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Latest figures Coronavirus Ireland: 12 further deaths and 1,620 new cases confirmed

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There has been a further 12 Covid-19 related deaths while 1,620 new cases of the virus confirmed by the Department of Health this evening.

This brings the Covid-19 death toll to 2,237 while the total number of confirmed cases in Ireland now stands at 91,779.

A total of 794 are men and 819 are women.

Of the cases notified today, 498 are in Dublin, 203 in Limerick, 89 in Galway, 73 in Cork, 67 in Mayo and the remaining 690 cases are spread across all other counties

The median age is 34 years old and 65 pc are under 45 years of age.

As of 2pm today, 490 COVID-19 patients are hospitalised, of which 42 are in ICU. 58 additional hospitalisations in the past 24 hours.

Dr Tony Holohan, Chief Medical Officer, Department of Health said: “We are once again in the mitigation stage of this pandemic.

"The alarming escalation in the incidence of the virus in the general population gives great cause for concern. This disease is now widespread in our communities and as a result we are asking everyone to behave as if they are a close contact.

“To support the testing system through this surge, we are no longer advising close contacts of confirmed cases to get tested.

"Testing and tracing is an exercise in containment and we are no longer in a containment phase. However, it is imperative that if you are a close contact of a confirmed case you restrict your movements and contact your GP immediately if you develop symptoms.

“The average number of contacts per case has risen from 2.5 in November to an average in recent days of 6.3.

"This is very far from where we need to be and I am appealing to everyone at every age to adhere to the mandated restrictions that the government has introduced – stay at home, except for essential reasons, other than for exercise up to 5km.”

Dr Colm Henry, Chief Clinical Officer, HSE, said: “The pressure on our public health system, including testing and tracing services is not sustainable.

"A collective response by every individual, across every county, to follow the public health advice is essential to address the recent acceleration in case numbers that we are now seeing.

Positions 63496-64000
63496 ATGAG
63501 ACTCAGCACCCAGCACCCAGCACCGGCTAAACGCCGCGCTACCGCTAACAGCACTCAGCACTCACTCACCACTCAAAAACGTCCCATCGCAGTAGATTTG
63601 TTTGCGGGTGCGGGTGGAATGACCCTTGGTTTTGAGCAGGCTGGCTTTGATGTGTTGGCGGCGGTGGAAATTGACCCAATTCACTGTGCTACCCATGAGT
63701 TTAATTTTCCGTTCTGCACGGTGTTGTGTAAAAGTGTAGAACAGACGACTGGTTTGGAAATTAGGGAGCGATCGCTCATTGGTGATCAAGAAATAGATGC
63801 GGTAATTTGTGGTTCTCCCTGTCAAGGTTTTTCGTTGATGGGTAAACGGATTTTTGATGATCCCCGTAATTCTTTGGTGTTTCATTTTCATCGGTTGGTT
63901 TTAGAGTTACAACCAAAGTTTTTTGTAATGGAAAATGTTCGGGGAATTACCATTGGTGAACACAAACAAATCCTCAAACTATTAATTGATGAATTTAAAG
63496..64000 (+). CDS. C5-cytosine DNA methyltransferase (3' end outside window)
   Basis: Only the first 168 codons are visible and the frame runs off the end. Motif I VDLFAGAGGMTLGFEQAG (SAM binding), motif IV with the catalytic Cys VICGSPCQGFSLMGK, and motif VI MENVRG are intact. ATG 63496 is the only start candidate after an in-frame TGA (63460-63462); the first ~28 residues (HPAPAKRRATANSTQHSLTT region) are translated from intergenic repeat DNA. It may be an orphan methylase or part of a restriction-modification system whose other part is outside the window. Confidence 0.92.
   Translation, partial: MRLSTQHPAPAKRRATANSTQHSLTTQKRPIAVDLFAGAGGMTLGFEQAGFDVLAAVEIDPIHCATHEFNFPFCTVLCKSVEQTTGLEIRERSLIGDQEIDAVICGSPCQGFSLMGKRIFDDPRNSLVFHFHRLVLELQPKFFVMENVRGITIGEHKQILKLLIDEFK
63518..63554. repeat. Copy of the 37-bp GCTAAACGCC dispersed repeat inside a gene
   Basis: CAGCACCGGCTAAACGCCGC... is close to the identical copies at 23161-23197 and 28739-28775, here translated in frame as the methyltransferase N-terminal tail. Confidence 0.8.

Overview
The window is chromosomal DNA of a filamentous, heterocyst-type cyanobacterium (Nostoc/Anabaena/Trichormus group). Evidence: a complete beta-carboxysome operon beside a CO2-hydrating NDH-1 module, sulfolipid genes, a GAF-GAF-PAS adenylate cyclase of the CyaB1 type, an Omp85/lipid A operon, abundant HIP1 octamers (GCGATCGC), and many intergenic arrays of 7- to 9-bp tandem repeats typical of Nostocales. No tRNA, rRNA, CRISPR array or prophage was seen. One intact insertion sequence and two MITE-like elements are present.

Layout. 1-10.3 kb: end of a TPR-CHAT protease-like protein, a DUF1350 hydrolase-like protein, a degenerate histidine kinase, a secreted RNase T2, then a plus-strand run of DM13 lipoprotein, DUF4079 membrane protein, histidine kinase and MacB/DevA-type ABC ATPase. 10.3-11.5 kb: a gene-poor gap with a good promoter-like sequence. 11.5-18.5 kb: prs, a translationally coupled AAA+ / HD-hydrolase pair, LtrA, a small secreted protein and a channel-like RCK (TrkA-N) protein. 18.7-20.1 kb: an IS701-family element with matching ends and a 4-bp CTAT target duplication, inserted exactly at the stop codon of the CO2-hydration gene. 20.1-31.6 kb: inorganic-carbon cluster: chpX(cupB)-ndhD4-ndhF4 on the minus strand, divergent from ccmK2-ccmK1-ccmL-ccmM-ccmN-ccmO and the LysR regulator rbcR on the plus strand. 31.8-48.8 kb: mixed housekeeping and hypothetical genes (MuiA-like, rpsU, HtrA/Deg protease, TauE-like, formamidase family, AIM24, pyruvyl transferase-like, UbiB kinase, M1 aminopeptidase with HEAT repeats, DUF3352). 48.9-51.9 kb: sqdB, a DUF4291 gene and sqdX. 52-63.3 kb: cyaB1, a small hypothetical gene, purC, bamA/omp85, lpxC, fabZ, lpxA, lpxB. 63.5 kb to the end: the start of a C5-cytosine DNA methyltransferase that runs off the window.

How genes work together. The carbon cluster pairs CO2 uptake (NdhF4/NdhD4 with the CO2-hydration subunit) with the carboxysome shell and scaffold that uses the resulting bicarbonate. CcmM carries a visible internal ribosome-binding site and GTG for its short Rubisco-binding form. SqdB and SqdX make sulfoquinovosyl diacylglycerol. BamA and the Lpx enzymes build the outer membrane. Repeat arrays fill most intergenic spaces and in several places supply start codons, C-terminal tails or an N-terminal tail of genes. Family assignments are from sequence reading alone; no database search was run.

"The reintroduction of Level 5 restrictions is essential to protect our vital public services such as hospital admissions and non-COVID care and to have the maximum impact in shortest possible timeframe to minimise the spread of this disease.”

Dr Ronan Glynn, Deputy Chief Medical Officer, Department of Health said: “While we are currently in a very serious situation, we are not powerless against COVID-19. The best tool we have right now is each other. We have shown on multiple occasions that we can act collectively to break chains of transmission, reduce the intensity of this epidemic and slow down the increase in cases.

“As we look to the New Year, we remember the 2,237 people who have sadly died with COVID-19 in Ireland in 2020, along with all of their families and loved ones who are grieving their loss. Let’s do all we can to ensure that as few families as possible are similarly impacted in 2021.”

Prof. Philip Nolan, Chair of the NPHET Irish Epidemiological Modelling Advisory Group said: “The epidemiological situation is very serious and the virus is spreading rapidly amongst all age groups, increasing the risk to those most vulnerable to severe infection, such as the medically vulnerable and people over 60 years of age. The reproduction number is at least 1.6-1.8. The daily growth rate is estimated now at 7%-10% giving a doubling time of 7-10 days or less.

“We project significant further increase in cases and hospitalisations in the coming days before public health measures take effect and are likely to see over 700-1000 people in hospital with COVID-19 early in the New Year. While it is difficult to face into further restrictions, it is vital that everyone plays their part by following the public health advice to protect those most vulnerable in the population.”

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